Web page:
Money Editor for NZ Herald

Why we are addicted to our phones

Photo / 123rf
Photo / 123rf

Forget cocaine and alcohol we are hooked on our phones and it's bad news, says an expert in marketing.

Adam Alter, a professor at New York University, says we touch our phones an average of 2617 times a day - equivalent to around three hours of swiping and scrolling.

Alter, who has just released a book called Irresistible - the rise of addictive technology and the business of keeping us hooked - told Newstalk ZB the reason for our addiction is the access it gives us to email and social media.

"I think they do a lot of things for us simultaneously in one device - they are a vehicle to so many different very addictive experiences."

Alter says those experiences provide us with mixed feedback - something that humans find irresistible.

"You never know when you are going to get your next email and you don't know which Instagram photo will attract a lot of like or very few.

"It's a portal to a very addictive world."

Alter says humans crave positive attention from other humans and surprisingly we like it most when we receive both positive and negative feedback.

"Ostracision is the worst thing that can happen to you."

"So any vehicle that gives us access to millions of people at a time - which these social networks do - is very hard for us to resist."

While positive feedback sounds like a nice ideal getting both positive and negative makes the positive feedback so much better and makes it addictive.

"What we look for is a little bit of uncertainty because when we do get that flush of positivity - just as a gambler does when they sit in front of a slot machine - that is really a very appealing experience and it is very hard to resist that."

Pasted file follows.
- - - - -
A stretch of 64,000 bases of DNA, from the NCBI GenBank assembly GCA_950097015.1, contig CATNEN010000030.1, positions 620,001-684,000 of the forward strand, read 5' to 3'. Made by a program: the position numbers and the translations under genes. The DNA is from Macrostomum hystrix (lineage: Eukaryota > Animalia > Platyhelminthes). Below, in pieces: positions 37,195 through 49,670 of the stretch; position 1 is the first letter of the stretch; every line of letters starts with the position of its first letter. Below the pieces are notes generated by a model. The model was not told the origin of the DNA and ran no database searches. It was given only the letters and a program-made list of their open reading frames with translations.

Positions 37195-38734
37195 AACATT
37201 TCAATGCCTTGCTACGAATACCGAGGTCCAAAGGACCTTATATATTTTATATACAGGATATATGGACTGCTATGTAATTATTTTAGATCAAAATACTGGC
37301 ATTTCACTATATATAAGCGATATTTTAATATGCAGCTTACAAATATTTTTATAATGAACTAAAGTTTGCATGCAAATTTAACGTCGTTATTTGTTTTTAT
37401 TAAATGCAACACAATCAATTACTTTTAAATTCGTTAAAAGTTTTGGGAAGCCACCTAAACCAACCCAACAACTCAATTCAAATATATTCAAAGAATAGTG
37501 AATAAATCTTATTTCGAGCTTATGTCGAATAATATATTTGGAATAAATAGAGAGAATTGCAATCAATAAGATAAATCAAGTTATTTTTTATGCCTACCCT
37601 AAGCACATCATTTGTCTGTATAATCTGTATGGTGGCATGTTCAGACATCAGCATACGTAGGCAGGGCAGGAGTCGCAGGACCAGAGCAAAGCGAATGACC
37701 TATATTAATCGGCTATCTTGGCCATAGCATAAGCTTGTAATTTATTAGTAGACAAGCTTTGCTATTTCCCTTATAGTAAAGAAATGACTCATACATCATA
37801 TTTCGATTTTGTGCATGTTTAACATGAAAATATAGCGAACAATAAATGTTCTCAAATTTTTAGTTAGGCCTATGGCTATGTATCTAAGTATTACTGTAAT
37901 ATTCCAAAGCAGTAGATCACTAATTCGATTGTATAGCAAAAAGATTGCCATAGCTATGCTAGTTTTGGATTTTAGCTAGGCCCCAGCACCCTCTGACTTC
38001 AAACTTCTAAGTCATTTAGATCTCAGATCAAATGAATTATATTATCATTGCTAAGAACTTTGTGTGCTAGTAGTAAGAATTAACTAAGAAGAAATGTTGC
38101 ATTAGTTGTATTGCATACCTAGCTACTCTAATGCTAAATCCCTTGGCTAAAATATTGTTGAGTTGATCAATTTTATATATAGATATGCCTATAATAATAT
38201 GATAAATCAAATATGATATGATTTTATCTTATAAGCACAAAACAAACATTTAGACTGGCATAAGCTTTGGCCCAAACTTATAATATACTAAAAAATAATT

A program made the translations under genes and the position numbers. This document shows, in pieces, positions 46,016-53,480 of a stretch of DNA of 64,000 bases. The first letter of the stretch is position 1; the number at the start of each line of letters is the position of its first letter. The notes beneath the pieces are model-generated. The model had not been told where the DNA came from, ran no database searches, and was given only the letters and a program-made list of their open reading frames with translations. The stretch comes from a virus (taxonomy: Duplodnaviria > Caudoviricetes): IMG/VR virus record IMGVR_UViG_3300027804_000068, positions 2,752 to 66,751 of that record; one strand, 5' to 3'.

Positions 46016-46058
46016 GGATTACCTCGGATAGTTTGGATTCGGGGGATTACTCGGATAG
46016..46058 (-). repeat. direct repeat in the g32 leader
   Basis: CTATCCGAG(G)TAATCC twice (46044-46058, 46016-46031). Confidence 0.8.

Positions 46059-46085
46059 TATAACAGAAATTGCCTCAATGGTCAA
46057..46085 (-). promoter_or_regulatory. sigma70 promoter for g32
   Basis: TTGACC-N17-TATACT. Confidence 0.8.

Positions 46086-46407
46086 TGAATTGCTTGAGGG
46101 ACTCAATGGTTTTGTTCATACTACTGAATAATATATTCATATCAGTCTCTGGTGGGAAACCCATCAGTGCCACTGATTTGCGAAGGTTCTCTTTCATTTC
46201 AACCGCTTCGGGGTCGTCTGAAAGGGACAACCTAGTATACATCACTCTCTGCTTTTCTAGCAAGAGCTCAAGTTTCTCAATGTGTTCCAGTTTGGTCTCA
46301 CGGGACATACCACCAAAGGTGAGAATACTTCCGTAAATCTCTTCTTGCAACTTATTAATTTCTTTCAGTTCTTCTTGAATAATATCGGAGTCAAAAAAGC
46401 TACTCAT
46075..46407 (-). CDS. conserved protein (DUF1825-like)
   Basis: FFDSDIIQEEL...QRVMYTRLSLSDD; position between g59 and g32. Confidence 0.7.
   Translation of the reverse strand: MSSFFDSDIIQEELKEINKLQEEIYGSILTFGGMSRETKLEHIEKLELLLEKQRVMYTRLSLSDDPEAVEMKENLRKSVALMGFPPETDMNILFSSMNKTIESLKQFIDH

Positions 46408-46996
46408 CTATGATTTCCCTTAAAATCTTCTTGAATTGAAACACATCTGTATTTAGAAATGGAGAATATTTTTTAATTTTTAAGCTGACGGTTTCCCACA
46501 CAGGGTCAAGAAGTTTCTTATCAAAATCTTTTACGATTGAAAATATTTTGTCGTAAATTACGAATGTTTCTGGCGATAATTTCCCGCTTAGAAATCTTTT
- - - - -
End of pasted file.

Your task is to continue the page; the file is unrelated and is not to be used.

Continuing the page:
And he says social media businesses are well aware of what they are doing.

"They wouldn't call it addiction. They way they measure it is through time on device."

Alter says social media businesses hire behavioural experts to tweak things to make them as addictive as possible.

The classic example of this is the Facebook 'like' button.

"It was only introduced several years into Facebook's life and it changed the way people engaged with Facebook to make everything feedback related and made Facebook much harder to give up."

Alter says all this online interaction comes at a cost.

"Obviously relationships online are a little bit impoverished compared to real ones. We don't have the full range of emotions, we can't convey things as subtle or in as much nuance as we can when sitting face to face."

"It robs use of the interaction we have in the real world."

Alter says the biggest concern is for kids who are using the technology at a time when they should be developing real life communication skills.

So what can we do about it?

Put the phone away, says Alter.

"Remove temptation. Whether that means between the hours of 5pm and 8pm you will make sure the phone is in your draw."

- NZ Herald

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